Looking out across "Black Sands Beach"

Church and courtyard, Coloane

Black Sands Beach

The Port of Coloane. The man sitting there is at the border control. My guess is there is some boat traffic of people coming from HengQin Island, China.

Sunday, January 22, 2012

Year of the Dragon

It's Chinese New Year, the year of the Dragon, "my year." The University of Macau has the week off, which gives me some time to get caught up and do a little exploring. This past week I went to Dongguan, China and visited a friend there. They treated me very well and took me on a trip to nearby Shenzhen and Hong Kong. We had wonderful meals and did a lot of shopping! I also met people from many parts of China and the world. The few people I met had stories similar to those narrated by Leslie Chang in her book, Factory Girls. "Jackie" is a 30 something woman from western China. She came to Dongguan about 10 years with no money, little education, and few connections. Now she is a successful manager in an international company. Likewise "Tiger" came from western China with only a junior high school education at about the same time. He now drives a nice car and handles orders in his shoe company that are made by Taiwanese managers. I also met a musician from the Philippines who says business is good. I met two Spaniards working for a successful clothing company based in Europe. And there are many Taiwanese working in Dongguan. It's a place where there is money and opportunity.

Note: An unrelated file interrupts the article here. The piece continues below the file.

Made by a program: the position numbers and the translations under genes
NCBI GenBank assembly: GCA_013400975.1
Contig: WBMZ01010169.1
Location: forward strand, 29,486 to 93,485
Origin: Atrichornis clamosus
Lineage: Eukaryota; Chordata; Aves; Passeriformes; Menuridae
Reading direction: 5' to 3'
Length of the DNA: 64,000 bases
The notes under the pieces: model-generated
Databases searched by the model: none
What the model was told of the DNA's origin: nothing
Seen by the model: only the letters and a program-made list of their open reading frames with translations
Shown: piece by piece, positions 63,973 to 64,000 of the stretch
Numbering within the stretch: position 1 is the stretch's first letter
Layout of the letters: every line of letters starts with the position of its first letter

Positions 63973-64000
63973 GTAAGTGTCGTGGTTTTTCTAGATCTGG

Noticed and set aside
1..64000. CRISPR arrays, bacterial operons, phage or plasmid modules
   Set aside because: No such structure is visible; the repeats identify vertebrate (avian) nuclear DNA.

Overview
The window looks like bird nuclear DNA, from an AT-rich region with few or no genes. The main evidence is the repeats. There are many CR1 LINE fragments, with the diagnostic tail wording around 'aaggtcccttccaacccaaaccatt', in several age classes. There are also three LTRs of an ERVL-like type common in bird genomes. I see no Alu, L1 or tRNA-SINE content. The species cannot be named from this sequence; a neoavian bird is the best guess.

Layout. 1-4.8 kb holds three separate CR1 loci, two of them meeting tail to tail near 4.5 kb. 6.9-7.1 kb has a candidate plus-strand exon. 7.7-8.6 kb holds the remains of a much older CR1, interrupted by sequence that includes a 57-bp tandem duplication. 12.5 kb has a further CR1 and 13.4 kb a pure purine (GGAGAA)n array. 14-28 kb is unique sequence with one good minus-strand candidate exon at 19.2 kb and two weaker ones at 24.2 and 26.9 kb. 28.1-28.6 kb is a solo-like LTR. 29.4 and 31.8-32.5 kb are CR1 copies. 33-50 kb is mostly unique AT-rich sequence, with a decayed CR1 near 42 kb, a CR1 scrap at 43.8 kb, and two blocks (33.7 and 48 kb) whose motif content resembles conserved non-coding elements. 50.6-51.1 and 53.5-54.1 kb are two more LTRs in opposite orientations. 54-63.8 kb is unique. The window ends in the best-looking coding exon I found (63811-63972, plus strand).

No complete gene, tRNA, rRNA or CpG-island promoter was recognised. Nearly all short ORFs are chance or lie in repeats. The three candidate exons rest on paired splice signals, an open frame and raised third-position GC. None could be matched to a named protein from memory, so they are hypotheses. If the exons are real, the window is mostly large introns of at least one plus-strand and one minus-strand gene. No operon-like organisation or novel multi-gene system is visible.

In Shenzhen, a sprawling and chaotic city located on the border with Hong Kong, we shopping in the Luohu district. There are thousands of small retail shops where you can buy "authentic fakes" at low prices, if you're good at bargaining. While my friends were bargaining, I spoke with some of the shop keepers. They were speaking what sounded like Taiwanese to each other. I could understand what they were saying. Most were young teenagers and adults. There was one young woman, noticeably pregnant, who I'd guess was 17 or 18, a middle aged woman, and young men with "fashionable" hair. They told me they are from Chaozhou, Guangdong province, about 300 kilometers away. They came together and have been in Shenzhen for 4 years. The middle aged woman said business is "okay." They're not making money like the people I met in Dongguan, but they are making it.